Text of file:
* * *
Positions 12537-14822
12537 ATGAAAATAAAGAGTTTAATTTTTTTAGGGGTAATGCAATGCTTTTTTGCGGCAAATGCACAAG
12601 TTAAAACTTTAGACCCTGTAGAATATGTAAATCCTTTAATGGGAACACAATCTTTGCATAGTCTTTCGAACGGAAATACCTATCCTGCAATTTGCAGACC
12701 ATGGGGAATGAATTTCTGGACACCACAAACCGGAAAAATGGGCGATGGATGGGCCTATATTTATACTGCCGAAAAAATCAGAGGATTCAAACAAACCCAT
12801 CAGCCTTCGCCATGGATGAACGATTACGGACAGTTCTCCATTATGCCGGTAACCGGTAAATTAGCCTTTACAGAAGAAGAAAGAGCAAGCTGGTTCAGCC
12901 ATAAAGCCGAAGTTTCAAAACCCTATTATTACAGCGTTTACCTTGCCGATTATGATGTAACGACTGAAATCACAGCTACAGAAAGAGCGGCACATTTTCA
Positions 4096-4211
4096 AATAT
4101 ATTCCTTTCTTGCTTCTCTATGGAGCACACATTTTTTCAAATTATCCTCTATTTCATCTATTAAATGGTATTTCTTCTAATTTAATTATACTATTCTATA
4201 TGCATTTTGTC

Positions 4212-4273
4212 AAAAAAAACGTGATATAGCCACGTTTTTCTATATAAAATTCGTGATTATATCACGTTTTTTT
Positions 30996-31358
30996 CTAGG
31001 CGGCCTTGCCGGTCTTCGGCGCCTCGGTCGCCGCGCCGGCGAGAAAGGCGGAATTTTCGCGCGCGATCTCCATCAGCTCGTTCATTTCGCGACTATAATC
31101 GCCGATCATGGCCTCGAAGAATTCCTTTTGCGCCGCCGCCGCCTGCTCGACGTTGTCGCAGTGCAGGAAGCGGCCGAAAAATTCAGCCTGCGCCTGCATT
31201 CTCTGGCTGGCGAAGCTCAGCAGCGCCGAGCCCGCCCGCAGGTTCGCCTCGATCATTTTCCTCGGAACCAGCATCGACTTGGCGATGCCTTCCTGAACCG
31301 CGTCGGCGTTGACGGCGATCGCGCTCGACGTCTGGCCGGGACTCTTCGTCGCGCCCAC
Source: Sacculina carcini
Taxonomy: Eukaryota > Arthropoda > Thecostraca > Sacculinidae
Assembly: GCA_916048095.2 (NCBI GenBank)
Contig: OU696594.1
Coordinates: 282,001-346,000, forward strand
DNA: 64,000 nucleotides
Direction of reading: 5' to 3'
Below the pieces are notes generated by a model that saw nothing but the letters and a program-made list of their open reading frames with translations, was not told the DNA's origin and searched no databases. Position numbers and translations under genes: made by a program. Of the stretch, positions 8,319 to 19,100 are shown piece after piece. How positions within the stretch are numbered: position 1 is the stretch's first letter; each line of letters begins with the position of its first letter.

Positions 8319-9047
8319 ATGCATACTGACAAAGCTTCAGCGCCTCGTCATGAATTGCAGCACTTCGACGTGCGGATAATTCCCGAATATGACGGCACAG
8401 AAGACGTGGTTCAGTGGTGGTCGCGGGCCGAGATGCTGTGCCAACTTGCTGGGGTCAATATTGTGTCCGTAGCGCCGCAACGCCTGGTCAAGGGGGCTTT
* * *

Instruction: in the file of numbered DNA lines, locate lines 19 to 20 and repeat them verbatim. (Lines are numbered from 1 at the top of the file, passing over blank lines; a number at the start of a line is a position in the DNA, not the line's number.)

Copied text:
Source: Sacculina carcini
Taxonomy: Eukaryota > Arthropoda > Thecostraca > Sacculinidae